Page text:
My first thoughts of the 24th Cochrane Colloquium bring to mind great local delights and people as well as a pleasant venue for networking and problem solving. Upon first arriving to the city of Seoul, memories from my upbringing in Philadelphia, a big, bustling city, resurfaced. Nevertheless, among the non-stop swirl of activity, the steadfast patience and kindness of the locals was amazing to experience.
The same warmth and openness that I felt from the great business people and farmer’s market cashiers on the streets of Seoul, I also experienced at the Cochrane Colloquium. I not only saw the familiar faces of Cochrane, but also met new researchers and formed new collaborations during the 5-day colloquium. It was completely refreshing to be in the company of researchers who share common goals and propositions for solving problems concerning the reporting of patient-related data from clinical trials. Participating in workshops and being a part of discussions during oral sessions gave me an immediate sense of belonging. I thought, “this is my type of crowd”. In fact, those involved in working towards the goals of Cochrane are a part of the so-called “Cochrane crowd.”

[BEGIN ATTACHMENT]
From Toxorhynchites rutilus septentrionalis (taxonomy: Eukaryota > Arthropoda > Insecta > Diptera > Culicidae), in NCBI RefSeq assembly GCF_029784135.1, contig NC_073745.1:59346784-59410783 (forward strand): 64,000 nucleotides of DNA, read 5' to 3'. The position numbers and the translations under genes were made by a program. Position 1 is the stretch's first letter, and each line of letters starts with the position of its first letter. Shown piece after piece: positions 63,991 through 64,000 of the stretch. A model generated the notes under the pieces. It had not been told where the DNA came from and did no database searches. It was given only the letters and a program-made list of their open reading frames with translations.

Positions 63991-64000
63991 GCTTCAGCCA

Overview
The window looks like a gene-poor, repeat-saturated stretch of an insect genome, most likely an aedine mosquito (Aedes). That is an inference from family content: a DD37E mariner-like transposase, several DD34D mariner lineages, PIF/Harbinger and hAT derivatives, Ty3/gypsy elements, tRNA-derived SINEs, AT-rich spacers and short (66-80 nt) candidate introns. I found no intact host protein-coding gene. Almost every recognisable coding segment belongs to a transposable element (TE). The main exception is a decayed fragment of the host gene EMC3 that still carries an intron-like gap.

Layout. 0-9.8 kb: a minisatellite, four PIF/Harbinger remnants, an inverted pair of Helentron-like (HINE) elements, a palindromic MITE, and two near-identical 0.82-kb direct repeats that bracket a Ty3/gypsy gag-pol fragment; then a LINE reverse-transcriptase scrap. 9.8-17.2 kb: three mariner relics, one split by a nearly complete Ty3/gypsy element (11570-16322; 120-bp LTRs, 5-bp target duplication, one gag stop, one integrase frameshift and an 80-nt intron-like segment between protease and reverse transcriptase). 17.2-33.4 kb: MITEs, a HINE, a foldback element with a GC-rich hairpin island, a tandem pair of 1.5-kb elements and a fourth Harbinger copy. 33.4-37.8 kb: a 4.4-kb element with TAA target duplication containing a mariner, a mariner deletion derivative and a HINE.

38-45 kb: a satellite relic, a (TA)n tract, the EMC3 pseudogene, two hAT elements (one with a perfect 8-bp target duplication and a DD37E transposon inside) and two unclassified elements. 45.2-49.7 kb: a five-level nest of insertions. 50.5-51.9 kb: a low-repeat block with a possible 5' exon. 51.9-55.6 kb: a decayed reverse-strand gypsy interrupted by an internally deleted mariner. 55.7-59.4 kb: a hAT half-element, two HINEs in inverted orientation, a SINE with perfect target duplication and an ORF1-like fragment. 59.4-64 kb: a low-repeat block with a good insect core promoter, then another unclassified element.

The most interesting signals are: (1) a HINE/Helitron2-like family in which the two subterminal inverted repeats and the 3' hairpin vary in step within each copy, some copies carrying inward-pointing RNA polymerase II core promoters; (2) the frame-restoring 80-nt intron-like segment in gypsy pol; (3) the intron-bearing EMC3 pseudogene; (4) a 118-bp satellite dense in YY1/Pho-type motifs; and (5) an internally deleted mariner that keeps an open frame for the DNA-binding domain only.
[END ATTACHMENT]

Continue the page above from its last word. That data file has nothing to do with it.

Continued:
Particularly, researchers such as Kay Dickersin from the Johns Hopkins School of Public Health in the U.S. and Paul Glasziou from Bond University in Australia provided insightful talks on the current state of the dissemination of patient data. They encouraged all of us in the Cochrane crowd to continue to investigate and solve serious the public health problem of underreporting of data which leads to waste of resources in research.
In sum, I will always remember my trip to Seoul, not only as a professional achievement, but also as a great time in which I experienced the sights, sounds, and (spicy) tastes of another culture and environment. If I ever return to any of the many districts of Seoul, I will always know that I will feel welcome with Seoul in my heart.